Internists who received initial board certification in 1990 to 1992 were the first whose certification required renewal. This survey asked why they did or did not participate in the American Board of Medical Specialties' Maintenance of Certification (MOC) program. Maintaining professional competence was the commonest reason for participating. Satisfying employment-related requirements was less important. Many general internists did not participate because they no longer practiced internal medicine.
Ann Intern Med. 2006;144(1):29-36. doi:10.7326/0003-4819-144-1-200601030-00007
Anne C. Milne, MSc; Alison Avenell, MD; Jan Potter, MBChB
Randomized trials of oral nutritional supplements show a pattern of greater effect in people older than age 75 years and the undernourished. High-energy supplements given over a long time had more benefit. Current evidence shows little benefit to routine nutritional supplements in people living at home and in well-nourished persons.
Ann Intern Med. 2006;144(1):37-48. doi:10.7326/0003-4819-144-1-200601030-00008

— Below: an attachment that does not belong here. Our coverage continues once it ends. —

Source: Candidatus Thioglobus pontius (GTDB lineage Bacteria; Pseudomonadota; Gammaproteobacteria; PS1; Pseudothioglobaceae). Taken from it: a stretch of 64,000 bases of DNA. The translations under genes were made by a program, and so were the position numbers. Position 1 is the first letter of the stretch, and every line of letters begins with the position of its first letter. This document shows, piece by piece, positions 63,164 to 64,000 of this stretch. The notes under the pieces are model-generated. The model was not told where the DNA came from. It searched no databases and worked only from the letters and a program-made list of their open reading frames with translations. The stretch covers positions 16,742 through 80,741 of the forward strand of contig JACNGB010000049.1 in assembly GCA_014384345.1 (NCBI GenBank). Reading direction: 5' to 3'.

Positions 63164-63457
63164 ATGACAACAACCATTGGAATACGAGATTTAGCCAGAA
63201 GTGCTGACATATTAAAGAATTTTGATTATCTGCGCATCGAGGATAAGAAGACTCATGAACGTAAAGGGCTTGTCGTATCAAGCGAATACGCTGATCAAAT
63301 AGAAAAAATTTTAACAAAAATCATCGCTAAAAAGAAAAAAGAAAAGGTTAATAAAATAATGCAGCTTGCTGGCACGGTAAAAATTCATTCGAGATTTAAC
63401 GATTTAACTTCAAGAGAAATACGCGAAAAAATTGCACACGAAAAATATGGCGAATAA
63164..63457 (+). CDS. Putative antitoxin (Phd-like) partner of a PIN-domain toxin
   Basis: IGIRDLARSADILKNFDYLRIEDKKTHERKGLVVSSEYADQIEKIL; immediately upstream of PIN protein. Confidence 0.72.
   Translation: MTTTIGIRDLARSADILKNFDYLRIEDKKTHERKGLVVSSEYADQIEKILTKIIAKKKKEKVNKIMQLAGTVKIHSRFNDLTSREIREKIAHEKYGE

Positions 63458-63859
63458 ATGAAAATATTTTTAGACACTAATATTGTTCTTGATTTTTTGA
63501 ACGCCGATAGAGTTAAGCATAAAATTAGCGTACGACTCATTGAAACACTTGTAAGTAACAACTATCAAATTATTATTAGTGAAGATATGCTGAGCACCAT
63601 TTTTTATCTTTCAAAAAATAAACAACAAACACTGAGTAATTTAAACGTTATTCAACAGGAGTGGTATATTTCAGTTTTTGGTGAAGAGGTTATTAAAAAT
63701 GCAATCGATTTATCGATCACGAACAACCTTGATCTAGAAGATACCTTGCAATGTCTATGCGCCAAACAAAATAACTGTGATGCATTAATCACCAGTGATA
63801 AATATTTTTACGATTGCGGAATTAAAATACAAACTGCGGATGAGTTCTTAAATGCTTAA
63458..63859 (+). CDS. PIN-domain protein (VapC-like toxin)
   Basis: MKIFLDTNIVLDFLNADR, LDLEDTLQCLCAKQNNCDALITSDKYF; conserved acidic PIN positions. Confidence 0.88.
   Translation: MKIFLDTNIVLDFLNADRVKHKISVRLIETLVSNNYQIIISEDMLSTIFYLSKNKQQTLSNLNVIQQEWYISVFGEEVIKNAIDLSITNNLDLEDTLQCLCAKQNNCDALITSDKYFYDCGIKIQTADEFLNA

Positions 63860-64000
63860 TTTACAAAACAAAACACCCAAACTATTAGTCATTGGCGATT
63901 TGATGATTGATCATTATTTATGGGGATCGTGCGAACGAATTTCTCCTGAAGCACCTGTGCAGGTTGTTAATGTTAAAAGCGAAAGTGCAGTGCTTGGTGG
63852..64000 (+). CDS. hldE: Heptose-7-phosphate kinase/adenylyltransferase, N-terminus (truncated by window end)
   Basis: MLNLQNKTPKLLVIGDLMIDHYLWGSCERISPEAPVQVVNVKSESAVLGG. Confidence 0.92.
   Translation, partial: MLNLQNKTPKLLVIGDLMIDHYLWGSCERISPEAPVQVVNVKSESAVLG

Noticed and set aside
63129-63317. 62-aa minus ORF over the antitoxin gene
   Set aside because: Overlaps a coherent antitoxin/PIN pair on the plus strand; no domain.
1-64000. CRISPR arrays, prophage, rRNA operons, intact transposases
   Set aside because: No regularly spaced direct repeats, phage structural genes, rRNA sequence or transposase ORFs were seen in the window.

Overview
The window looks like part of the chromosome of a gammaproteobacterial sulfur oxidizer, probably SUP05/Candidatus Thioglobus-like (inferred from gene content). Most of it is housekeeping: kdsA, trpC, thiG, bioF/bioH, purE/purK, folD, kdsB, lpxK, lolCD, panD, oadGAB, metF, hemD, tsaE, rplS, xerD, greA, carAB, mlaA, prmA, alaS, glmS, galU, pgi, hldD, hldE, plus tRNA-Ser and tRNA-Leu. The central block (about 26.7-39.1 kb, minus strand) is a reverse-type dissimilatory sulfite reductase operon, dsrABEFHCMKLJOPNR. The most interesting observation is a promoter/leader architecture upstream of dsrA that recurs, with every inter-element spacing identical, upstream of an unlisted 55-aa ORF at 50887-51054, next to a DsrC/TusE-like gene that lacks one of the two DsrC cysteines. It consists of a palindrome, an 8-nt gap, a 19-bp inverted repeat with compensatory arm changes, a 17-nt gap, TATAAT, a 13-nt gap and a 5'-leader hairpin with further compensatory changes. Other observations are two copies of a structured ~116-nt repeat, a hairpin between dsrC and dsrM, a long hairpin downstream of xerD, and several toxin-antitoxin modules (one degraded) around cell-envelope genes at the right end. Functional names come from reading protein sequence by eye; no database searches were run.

John G. Bartlett, MD
This Update in Infectious Diseases reviews important literature related to infectious diseases from 2004. The year had significant achievements, including substantial progress in the area of antiviral therapy for hepatitis B and C, and introduced several new challenges, perhaps the greatest of which was the threat of avian influenza. The author summarizes the medical reports that guided research in the field in 2004.
Ann Intern Med. 2006;144(1):49-56. doi:10.7326/0003-4819-144-1-200601030-00009
Harold C. Sox, MD, Editor
As the United States slides into a crisis of access to primary care, the results of the American Board of Internal Medicine–American College of Physicians survey, reported by Lipner and colleagues in this issue, provide 3 valuable lessons. First, the number of primary care physicians is falling faster than we had realized. Second, migration between medical specialties is important. Third, we need to pay more attention to tracking career changes of practicing physicians.
Ann Intern Med. 2006;144(1):57-58. doi:10.7326/0003-4819-144-1-200601030-00010
Linda S. Williams, MD